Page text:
The longer I do this job, the luckier I know I am.  For a start, I'm English and the English language is global. That's pure luck of birth. I might have been born in Hungary.  There are good Hungarian writers,  but it's a lot easier for me to find readers throughout the English-speaking world.  And I was lucky to have literate parents.  When I grew up there were always books and magazines about the house, unlike some other kids' homes. There was a good public library at the end of the street.  And there was the 1944 Education Act which created State Scholarships for bright lads and helped me get into Cambridge.
That's where I learned to write boringly. I was writing to impress, not to inform. Twelve years in advertising agencies (London and New York) kicked the crap out of my style. Every word had to work hard. I wrote ad copy and commercials for everything from Esso petrol to The Wall Street Journal.  Always I knew I wanted to move on, to be a fulltime writer  -  but I had nothing to say.  Nothing worth reading, anyway. (I was a late developer.) I wrote two bad and unpublishable novels and finally got it right with a story called Goshawk Squadron. Might have won the Booker Prize if Saul Bellow, one of the judges, had had his way. Not important. "The most readable novel of the year," Nina Bawden said of Goshawk in the Daily Telegraph. "I laughed aloud several times, and was in the end reduced to tears." That's worth more than any prize. The first novel bought me enough time to write the second, and so it goes. Lucky me.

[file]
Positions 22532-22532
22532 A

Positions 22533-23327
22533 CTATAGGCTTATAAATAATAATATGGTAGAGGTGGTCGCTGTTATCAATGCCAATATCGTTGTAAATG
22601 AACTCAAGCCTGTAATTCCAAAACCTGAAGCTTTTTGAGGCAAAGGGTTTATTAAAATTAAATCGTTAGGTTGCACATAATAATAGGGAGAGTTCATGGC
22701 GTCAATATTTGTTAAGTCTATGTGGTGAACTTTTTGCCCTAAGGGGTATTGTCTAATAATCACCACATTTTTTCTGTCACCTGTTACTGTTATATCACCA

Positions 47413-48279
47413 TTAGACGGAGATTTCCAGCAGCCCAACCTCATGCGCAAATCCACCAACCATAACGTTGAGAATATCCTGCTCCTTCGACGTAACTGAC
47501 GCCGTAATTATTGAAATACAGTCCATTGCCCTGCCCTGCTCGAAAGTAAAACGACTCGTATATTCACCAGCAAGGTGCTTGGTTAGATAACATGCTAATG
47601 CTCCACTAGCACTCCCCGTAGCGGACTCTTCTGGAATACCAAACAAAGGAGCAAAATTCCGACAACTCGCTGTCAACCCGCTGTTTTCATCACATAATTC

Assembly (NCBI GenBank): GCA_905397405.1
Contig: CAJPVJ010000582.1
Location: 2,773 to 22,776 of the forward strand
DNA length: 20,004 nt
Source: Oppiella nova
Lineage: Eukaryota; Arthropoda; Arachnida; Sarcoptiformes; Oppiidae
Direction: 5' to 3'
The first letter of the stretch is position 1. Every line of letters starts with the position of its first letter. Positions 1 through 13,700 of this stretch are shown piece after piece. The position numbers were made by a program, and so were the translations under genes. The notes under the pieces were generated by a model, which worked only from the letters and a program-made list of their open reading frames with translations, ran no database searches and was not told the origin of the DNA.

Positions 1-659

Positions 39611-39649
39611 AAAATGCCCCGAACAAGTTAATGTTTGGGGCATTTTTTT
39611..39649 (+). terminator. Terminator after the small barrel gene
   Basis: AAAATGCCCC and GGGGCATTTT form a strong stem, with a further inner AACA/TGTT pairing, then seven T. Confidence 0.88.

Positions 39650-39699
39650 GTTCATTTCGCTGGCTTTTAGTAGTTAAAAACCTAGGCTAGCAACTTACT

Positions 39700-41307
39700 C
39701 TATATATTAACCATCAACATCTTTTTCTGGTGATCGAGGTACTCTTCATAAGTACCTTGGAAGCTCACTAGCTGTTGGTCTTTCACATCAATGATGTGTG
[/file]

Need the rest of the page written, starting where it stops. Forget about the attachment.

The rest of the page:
MacLehose Press (an imprint of Quercus Books) has published all of my flying novels  -  four Royal Flying Corps books and four Royal Air Force books.  Here are the new covers: 
      pce cake       hullo russia        A Good Clean Fight       Damned Good Show_new

                war story_new              hornets sting_new            goshawk squadron_new              

Click here to go to the MacLeHose website. where you can click on their individual covers for  purchase options, including e-books.
This will be the first time that all my flying titles are in print from the same publisher:  something that gives me great satisfaction. Equally satisfying is the work of Tony Cowland, who has painted the cover illustrations for all the books. Each cover looks dramatically different, yet together they have a family likeness. They form a splendid collection, and they appeared at The Mall Galleries (near Admiralty Arch)  in the Aviation Paintings of the Year Exhibition by the Guild of Aviation Artists. The standard was high. My congratulations to Tony on a memorable achievement.
Artist and Author  
Photograph: Chris French


All four of the Luis Cabrillo novels (following the career of  probably the best WW2 double agent and later con-man) are now available as eBooks from Amazon/Kindle. Here are the covers:

                              Artillery                  RedRag                 OpBam 
                            Click on a cover to go to the Amazon sales page.